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Unable to get shebang line working in Ubuntu for python script. I only get a command not found error each time.

test.py

#!/usr/bin/env python

print ('!')

Ran

:which python
/usr/bin/python

Played around with different locations for python in the shebang but no luck including what was provided by which python. Any tips on how to troubleshoot this?

Thanks

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3  
Make sure your line endings are unix \n newlines. –  Martijn Pieters Feb 11 '13 at 21:19
    
I made the test file in nano. I usually use sublime but this is on my server so just whipped it up in nano. I honestly have no idea how to view special chars in nano. I just assumed since I made it on linux it would handle the new line appropriately. –  DrewK Feb 11 '13 at 21:33
    
It probably is unix newlines then; is the file executable? (chmod +x scriptname.py) –  Martijn Pieters Feb 11 '13 at 21:35
    
it is indeed. Not sure if this helps but if I run (/usr/bin/python test.py) it runs like a champ –  DrewK Feb 11 '13 at 21:40
    
What does file test.py say? –  Martijn Pieters Feb 11 '13 at 21:45

2 Answers 2

up vote 4 down vote accepted

If you are trying to run the command as

$ test.py

the error may not have anything to do with the shebang. Rather, the directory that test.py resides in is not in your PATH. Try

$ ./test.py

to bypass PATH lookup.

(This is in addition to making sure that the script itself is executable.)

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ugh that was my primary problem in testing, can you explain how the logic of ./test.py works? –  DrewK Feb 11 '13 at 21:51
1  
When your command consists of a single word, the shell looks for that command in each directory stored in PATH, starting with the first, and using the first match it finds. The current directory (.) is typically not in PATH, as it could be a security risk, so you need to specify the exact path as ./test.py (the file test.py in the current directory). –  chepner Feb 11 '13 at 21:54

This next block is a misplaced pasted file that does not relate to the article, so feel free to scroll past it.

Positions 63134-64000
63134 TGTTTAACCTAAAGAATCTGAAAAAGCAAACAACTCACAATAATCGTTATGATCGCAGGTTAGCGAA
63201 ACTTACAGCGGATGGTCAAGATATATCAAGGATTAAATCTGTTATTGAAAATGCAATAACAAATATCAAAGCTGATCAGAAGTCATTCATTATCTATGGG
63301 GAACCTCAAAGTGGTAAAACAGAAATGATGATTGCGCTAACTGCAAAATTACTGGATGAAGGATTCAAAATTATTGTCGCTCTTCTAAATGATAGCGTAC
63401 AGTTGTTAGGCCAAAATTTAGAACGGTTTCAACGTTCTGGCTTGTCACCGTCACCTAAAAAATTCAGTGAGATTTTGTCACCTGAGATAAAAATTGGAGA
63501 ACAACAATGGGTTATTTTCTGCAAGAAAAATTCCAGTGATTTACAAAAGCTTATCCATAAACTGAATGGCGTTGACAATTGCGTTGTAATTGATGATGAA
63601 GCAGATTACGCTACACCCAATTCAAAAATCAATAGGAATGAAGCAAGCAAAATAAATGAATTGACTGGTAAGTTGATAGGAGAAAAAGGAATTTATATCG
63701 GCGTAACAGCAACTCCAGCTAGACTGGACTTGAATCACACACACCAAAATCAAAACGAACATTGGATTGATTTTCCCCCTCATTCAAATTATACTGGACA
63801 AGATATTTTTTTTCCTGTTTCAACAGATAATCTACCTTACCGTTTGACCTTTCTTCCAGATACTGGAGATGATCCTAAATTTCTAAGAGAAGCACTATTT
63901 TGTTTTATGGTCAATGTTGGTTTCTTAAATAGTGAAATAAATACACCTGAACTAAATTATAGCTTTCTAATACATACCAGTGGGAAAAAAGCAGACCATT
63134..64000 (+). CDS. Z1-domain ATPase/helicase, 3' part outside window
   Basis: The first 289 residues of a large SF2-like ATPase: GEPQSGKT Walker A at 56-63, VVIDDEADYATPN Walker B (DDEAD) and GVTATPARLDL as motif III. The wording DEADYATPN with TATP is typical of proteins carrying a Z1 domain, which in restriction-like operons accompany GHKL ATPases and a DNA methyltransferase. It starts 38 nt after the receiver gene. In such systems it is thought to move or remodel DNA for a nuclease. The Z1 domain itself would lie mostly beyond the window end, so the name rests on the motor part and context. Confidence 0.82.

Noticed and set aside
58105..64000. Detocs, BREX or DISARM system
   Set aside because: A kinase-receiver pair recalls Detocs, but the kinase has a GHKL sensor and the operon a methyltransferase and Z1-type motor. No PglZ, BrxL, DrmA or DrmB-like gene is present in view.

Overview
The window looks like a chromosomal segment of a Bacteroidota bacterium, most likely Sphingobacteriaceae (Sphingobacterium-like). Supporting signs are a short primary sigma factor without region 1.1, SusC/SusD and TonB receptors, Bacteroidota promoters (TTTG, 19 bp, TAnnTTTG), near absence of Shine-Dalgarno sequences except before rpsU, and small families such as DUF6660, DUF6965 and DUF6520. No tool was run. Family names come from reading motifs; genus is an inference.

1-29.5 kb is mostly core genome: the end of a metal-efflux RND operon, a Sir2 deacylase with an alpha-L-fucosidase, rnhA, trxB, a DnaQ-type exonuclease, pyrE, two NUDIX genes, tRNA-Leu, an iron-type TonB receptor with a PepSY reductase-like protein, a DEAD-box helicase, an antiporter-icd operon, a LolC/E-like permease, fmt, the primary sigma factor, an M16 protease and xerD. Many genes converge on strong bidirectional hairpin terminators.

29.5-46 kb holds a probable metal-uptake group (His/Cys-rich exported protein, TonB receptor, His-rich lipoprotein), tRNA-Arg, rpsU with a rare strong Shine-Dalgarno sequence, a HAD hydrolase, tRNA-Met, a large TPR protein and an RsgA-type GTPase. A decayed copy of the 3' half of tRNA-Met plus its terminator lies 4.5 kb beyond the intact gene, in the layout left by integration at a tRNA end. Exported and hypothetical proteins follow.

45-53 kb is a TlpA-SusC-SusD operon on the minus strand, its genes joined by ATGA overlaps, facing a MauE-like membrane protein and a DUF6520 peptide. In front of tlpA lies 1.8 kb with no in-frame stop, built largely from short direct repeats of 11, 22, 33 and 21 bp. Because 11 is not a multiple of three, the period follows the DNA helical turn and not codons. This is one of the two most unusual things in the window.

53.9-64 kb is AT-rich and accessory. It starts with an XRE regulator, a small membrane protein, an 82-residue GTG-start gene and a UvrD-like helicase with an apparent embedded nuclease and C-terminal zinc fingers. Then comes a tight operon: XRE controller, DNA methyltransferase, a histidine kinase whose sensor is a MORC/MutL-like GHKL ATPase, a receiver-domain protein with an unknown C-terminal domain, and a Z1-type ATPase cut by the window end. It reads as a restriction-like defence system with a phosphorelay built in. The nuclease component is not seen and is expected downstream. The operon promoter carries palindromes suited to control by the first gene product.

Not to keep asking but why is PATH a security risk? –  DrewK Feb 11 '13 at 22:03
1  
@DrewK: adding the current directory to PATH is considered a security risk because an attacker would be able to "override" standard commands by placing a script in the current directory. Imagine a custom ls script which acts exactly as normal ls except not showing directories called .evil-hidden-stuff... –  Sergey Feb 11 '13 at 22:29
2  
I've never seen it stated this way, but I think the recommendation against putting '.' in your PATH would extend to any relative path. The idea is that the lookups should conform to a fixed set of directories that does not depend on your current working directory. –  chepner Feb 11 '13 at 23:01

On the python docs page it says:

To easily use Python scripts on Unix, you need to make them executable, e.g. with

$ chmod +x script and put an appropriate Shebang line at the top of the script. A good choice is usually

#!/usr/bin/env python which searches for the Python interpreter in the whole PATH. However, some Unices may not have the env command, so you may need to hardcode /usr/bin/python as the interpreter path.

I don't know if this applies for you or not.

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I thought that my apply and I had tried use those paths and could not get it to run. –  DrewK Feb 11 '13 at 21:35

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